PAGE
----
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Solar fountain for birdbath?

Discussion in 'Nature/Habitat/Garden Corner' started by pamD, Jun 2, 2005.

  1. pamD

    pamD New Member

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    I am looking at the NWF habitat program, and am trying to convince my husband that birds and birdbaths aren't all bad. The only way I can get him to agree to a water source in my yard is with fountain, in order to would prevent mosquitoes from laying eggs. Has anyone used the solar-powered fountains out there? Do they work? Do you think they would fix the mosquito concerns? I don't know if I have the capability to lay an electrical line to a fountain.

    Any other thoughts about easy and wildlife-friendly landscaping would be appreciated.

    Thanks.

    Pam D.
     
  2. Sunny

    Sunny Chief Advisor

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    If you put little fishies in the birdbath (little ones) and in a shady-ish area- that will keep mosquitos away.
     
  3. brim

    brim Member

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    I'm no avion expert, but wouldn't the birds (depending on species) eat the fish?
     
  4. neilz

    neilz New Member

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    The solar fountains do work .. however, you needed worry about mosquitos if you use the 'donuts' they sell for use in birdbaths. They are environmentally safe, do not harm the birds, but are toxic to mosquito larvae.



    Neil Z.
    Resident since 1999
     
  5. Sunny

    Sunny Chief Advisor

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    Not sure- I asked my MIL's neighbor about the tiny fish in his birdbath and he said it was to keep the mosquitos away- so really I am just basing it on what someone told me- and I did see his tiny fish- don't know what kind they were- but they were alive and well...
     
  6. neilz

    neilz New Member

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    Probably giambusa <sp> ... they're known colloquially as 'mosquito fish', as they love to eat mosquito larvae.



    Neil Z.
    Resident since 1999
     
  7. Linda Schlosser

    Linda Schlosser New Member

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    Mosquitoes are indeed an annoying pest and can transmit several harmful diseases. You didn't explain how large a birdbath you were thinking of so I am guessing it might be the common garden variety from home improvement stores on a little pedestal.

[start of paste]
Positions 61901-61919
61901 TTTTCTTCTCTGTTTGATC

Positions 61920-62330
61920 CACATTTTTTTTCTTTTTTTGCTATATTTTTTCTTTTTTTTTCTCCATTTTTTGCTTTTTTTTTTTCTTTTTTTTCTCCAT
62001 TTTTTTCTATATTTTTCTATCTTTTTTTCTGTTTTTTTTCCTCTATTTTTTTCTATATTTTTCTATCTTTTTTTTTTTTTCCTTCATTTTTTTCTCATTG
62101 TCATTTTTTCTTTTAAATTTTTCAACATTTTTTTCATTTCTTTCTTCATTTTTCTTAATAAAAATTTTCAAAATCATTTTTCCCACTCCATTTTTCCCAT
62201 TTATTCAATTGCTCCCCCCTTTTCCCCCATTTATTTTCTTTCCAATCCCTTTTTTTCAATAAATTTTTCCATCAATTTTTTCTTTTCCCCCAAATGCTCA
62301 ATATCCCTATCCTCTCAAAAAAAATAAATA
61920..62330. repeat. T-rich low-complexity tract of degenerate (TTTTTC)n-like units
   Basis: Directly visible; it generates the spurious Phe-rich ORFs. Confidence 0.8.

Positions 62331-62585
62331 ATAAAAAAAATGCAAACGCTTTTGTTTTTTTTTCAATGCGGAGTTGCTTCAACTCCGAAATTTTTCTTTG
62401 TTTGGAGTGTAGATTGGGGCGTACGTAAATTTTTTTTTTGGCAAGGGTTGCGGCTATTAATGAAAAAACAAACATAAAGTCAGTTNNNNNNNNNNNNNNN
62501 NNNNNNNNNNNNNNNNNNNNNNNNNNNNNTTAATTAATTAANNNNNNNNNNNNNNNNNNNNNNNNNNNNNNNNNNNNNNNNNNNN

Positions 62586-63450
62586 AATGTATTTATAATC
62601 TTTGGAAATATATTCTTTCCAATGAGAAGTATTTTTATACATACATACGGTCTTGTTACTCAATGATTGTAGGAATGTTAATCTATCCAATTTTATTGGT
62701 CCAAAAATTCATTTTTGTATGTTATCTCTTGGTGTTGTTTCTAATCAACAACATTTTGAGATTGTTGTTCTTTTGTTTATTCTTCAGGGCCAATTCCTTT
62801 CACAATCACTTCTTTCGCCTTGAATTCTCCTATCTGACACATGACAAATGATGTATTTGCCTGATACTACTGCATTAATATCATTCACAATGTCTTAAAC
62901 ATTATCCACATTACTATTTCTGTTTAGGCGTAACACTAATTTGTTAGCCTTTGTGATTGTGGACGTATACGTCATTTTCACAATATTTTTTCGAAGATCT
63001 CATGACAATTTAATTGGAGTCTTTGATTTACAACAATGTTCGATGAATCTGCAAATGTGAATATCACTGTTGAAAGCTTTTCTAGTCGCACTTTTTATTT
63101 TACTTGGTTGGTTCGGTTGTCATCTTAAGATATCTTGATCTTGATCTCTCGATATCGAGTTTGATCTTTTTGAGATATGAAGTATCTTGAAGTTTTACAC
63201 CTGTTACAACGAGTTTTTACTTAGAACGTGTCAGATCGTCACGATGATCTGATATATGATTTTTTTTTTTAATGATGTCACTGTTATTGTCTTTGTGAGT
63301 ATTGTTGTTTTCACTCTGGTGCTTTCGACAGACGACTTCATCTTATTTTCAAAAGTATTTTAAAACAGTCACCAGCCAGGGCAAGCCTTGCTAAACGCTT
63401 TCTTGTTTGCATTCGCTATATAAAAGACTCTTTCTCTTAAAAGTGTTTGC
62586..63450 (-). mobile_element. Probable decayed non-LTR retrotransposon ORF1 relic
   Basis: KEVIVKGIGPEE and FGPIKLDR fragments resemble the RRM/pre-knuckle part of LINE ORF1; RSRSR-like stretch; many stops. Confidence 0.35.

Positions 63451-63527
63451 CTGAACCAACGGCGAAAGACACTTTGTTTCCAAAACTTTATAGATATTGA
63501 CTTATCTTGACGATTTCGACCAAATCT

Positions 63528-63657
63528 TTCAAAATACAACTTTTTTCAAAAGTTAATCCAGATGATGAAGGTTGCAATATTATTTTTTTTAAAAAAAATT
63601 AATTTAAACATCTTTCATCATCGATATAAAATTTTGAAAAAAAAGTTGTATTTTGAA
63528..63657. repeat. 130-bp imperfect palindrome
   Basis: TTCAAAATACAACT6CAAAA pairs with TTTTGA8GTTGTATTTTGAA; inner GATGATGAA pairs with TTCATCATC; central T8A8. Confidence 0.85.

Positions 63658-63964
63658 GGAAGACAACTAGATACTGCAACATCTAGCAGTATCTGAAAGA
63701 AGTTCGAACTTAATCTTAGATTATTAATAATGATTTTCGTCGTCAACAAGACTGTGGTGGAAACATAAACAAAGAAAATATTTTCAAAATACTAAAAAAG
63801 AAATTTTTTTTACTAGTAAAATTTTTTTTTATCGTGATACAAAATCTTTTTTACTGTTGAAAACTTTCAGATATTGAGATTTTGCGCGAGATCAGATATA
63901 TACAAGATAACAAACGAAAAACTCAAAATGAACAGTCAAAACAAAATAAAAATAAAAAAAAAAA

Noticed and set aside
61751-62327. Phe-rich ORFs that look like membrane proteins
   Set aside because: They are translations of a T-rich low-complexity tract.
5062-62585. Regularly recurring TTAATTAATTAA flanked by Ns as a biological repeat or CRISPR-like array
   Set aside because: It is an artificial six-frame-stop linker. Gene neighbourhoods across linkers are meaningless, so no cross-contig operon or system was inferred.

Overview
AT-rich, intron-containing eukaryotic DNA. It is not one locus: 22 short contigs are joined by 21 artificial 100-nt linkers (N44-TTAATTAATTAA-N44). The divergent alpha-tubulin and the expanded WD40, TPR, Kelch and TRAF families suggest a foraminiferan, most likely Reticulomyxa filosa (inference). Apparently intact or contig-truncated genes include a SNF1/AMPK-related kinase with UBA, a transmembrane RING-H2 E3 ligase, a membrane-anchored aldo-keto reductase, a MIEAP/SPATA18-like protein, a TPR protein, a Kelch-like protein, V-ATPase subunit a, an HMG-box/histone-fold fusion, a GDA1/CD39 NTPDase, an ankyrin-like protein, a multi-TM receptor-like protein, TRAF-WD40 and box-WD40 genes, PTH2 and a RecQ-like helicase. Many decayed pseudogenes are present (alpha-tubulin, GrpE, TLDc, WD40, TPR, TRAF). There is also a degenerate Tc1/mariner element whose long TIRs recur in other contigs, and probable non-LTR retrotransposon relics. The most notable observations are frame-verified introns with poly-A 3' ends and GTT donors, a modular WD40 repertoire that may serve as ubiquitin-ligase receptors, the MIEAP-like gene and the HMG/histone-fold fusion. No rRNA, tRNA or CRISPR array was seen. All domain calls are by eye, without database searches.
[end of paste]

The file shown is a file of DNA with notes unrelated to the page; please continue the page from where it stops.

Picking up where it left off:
If kept clean and the water is changed about every 5 days, you will have no problem. But if you want maintenance free changing water every few days isn't. (5 days is key because that catches the eggs and larvae between stages before they can hatch. Most birds that visit bird baths are seed eaters (Cardinals, finches, etc.) and insect or worm eaters (Robins, swallows). It is rare that carnivorus birds (fish eaters like herons) would be interested in such a small body of water.

    About the mosquitofish mentioned . . . "Gambusia affinis", is native to southern and eastern portions of the United States. They have been one of the most effective non-insecticidal and non-chemical methods of controlling mosquitoes for over eighty years. Mosquito fish do not lay eggs, but rather give birth to live young. These fish, therefore, require no special environment, as most other fish do, for depositing and hatching their eggs. They breed throughout the summer and new broods are produced at intervals of about six weeks, with 50 to 100 young in a single brood. The young are approximately 1/4 inch in length when born and grow to a maximum size of about three inches. They are ready to begin the work of destroying mosquito larvae at once. Mosquitofish can eat mosquito larvae as fast as the larvae hatch from eggs, as many as 100 per day. Mosquitofish live 2-3 years and can tolerate a wide range of temperatures.

    Where to use (and not to use) mosquito fish . . .
    Mosquitofish are intended to be used for stocking ornamental ponds, unused or "out-of-order" swimming pools, and animal water troughs. You may receive mosquitofish from your local vector control district (begin with Loudoun County Health Dept). If there comes a time when you no longer have a use for these fish arrangements should be made for a technician to return the mosquito fish to vector control. Do not dispose of mosquitofish indiscriminately. Although a natural way of controlling mosquito larvae without the use of insecticides or chemicals, mosquitofish should never be placed in any natural habitat, such as lakes, streams, rivers, or creeks. Their introduction into certain natural habitats may disrupt the ecological balance that exists there. Recent studies suggest that mosquitofish may reduce amphibian populations.

    Pond Predators . . .

    Be sure to provide large rocks and vegetation for shelter from predators such as raccoons, possums, cats, herons and egrets. There should be rocks on the bottom in the deepest part, where the fish will spend cold days in an inactive state. At other times, since the fish tend to spend the night at the edges, overhanging banks serve well to help protect them.
     

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